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Foreign Ministry: European lawmaker's statement on undemocratic elections in Ukraine is his personal opinion

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Aug. 21, 2012, 6:24 p.m. | Politics — by Interfax-Ukraine

The Foreign Ministry of Ukraine has said that recent statements of some of European parliamentarians on allegedly undemocratic character of the upcoming parliamentary elections in Ukraine is their personal opinion and called on the MEPs to draw conclusions following the elections.
© Sohei Yasui

The Foreign Ministry of Ukraine has said that recent statements of some of European parliamentarians on allegedly undemocratic character of the upcoming parliamentary elections in Ukraine is their personal opinion and called on the MEPs to draw conclusions following the elections.

"We consider evaluative judgments on the upcoming elections to the Verkhovna Rada that have been spread by the media citing some members of the European Parliaments as personal opinions of some European parliamentarians that do not reflect the official position of the EU. Considering the fact that further rapprochement of Ukraine and the EU is our priority, we have proved our commitment to democratic values not once. Respect to the principle of the supremacy of law is important in this context," the ministry's spokesman Oleksandr Dykusarov told Interfax-Ukraine.

He stressed that the Foreign Ministry of Ukraine respects "commentaries of our partners regarding drawbacks of the justice system in our country and upon analysis Ukraine takes relevant measures to achieve specific results in practice."

"At the same time, it is obvious that conclusions regarding democratic character of the elections should be drawn on their results, and not three months before the voting," Dykusarov said.

He added that MEPs that will observe the parliamentary elections in October 2012 "will be able to draw their own conclusions following them."

Earlier, in an interview with Ukrainian media, a member of the European Parliament, Elmar Brok, said that the upcoming parliamentary elections in Ukraine could be declared undemocratic today.

He said that the refusal of the Central Election Commission to admit former Ukrainian Premier Yulia Tymoshenko, former Interior Minister of Ukraine Yuriy Lutsenko, and other oppositional politicians to run for the elections is unacceptable.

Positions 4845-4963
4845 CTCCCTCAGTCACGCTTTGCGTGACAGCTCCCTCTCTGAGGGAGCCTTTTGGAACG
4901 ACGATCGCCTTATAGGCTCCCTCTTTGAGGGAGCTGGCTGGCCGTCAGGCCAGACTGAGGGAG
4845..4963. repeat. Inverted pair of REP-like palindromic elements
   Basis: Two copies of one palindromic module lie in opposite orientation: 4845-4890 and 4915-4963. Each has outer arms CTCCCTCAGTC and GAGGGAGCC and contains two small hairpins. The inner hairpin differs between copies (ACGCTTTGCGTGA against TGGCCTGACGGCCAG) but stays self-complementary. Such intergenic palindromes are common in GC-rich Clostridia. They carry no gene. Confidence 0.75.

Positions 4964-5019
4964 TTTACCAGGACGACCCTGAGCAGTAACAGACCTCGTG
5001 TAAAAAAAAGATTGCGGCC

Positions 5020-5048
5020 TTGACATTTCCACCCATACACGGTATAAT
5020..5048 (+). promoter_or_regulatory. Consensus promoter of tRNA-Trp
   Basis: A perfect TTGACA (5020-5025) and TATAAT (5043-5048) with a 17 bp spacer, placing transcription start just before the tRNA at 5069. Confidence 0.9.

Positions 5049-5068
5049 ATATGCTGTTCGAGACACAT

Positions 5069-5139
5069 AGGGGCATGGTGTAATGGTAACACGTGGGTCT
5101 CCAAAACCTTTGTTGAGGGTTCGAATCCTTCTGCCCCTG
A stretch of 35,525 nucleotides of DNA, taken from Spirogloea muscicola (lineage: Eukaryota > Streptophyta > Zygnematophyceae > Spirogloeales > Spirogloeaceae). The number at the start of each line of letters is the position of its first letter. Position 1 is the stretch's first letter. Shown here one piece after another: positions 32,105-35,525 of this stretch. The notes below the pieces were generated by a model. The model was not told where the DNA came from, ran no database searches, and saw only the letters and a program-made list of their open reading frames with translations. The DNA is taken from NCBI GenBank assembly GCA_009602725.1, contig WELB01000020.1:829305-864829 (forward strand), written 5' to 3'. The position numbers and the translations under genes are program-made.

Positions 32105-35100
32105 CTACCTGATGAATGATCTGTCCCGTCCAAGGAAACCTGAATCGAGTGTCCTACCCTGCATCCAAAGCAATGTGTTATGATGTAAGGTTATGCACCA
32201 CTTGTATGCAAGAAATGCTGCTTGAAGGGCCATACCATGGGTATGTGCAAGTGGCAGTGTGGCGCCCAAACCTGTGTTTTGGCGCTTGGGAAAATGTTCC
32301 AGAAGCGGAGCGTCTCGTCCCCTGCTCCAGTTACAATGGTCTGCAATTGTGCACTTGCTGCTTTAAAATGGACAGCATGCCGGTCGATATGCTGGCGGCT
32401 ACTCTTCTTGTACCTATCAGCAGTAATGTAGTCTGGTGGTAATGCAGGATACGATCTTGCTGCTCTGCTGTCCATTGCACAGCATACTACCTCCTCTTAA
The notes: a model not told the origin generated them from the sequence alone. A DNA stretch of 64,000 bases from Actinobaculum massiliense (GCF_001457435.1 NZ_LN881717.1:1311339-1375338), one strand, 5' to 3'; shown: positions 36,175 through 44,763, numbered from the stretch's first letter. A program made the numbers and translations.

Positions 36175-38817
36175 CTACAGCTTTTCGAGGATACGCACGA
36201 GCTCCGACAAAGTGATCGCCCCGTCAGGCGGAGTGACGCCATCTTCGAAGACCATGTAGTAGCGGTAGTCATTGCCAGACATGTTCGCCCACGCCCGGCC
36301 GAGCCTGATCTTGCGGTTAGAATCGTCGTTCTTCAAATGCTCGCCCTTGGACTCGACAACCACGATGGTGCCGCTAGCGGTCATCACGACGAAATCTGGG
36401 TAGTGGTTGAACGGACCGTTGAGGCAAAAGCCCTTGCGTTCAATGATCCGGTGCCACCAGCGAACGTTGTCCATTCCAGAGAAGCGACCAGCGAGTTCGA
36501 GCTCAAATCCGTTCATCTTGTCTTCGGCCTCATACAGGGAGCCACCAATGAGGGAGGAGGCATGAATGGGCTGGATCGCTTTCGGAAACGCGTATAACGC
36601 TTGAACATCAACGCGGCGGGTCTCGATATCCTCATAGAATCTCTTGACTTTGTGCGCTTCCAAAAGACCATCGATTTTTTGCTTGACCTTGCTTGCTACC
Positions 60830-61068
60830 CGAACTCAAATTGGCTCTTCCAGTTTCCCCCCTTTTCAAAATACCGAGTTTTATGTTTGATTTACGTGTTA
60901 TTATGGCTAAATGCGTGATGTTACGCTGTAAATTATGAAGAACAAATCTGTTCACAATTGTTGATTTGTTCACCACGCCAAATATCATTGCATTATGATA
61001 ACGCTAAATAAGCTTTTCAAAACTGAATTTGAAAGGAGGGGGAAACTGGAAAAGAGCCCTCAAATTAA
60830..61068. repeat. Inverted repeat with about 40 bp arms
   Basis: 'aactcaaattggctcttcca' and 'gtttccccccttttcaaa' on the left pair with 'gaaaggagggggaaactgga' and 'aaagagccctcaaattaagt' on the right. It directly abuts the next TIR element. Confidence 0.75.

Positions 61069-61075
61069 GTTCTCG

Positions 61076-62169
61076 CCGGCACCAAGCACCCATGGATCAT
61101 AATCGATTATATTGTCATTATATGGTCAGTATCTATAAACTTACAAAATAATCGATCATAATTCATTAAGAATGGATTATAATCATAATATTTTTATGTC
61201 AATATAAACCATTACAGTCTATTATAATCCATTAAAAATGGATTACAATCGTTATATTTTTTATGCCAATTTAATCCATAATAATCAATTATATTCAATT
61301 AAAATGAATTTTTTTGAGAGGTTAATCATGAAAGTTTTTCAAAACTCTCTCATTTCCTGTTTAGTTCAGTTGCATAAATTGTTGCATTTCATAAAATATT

The Kyiv Post is hosting comments to foster lively debate. Criticism is fine, but stick to the issues. Comments that include profanity or personal attacks will be removed from the site. If you think that a posted comment violates these standards, please flag it and alert us. We will take steps to block violators.
joseph gregg Aug. 22, 2012, 12:13 a.m.    

I suppose this means Korolevska project is approved of by the current ruling party. Will the courts be as kind to Svoboda where it benefits POR?

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joseph gregg Aug. 22, 2012, 12:14 a.m.    

The above was meant for the story on Shevchenko.

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AL BALA Aug. 22, 2012, 6:13 p.m.    

Gee ?

Actually !

If they did not allow Shevchenko then how could thy allow the son of Azarov the Anti-Ukrainian ? ? ?

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AL BALA Aug. 22, 2012, 6:08 p.m.    

Gee ?

For homo-sovieticus logic and facts are an "opinion ! !

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Ukrtoday Ukraine Aug. 22, 2012, 7:19 p.m.    

The problem with the elections is in its structure and design. The MMP system and the first-past-the-post voting system is inherently unrepresentative and undemocratic. Under a first-past-the-post voting system a candidate can be elected with less than 59% of the vote and as little as 30% support.

The Venice Commissdion rightly has critised the model adopted preferring instead the establishment of multi member local electorates.

Such a model with members of parliament elected by a system of preferential proportional representation would have been more democratic and representative.

No matter the outcome of the election it will not be accepted by the losing side with either side claiming flaws in the system.

Irrespective of the outcome of the election the President still hold all the trump card and power.

Ukraine will never be a free independent democratic state as long as Ukraine remains beholden to Presidential rule.

The ongoing power struggle between the office of the President and the people's democratically eected Parliament will continue to divide Ukraine.

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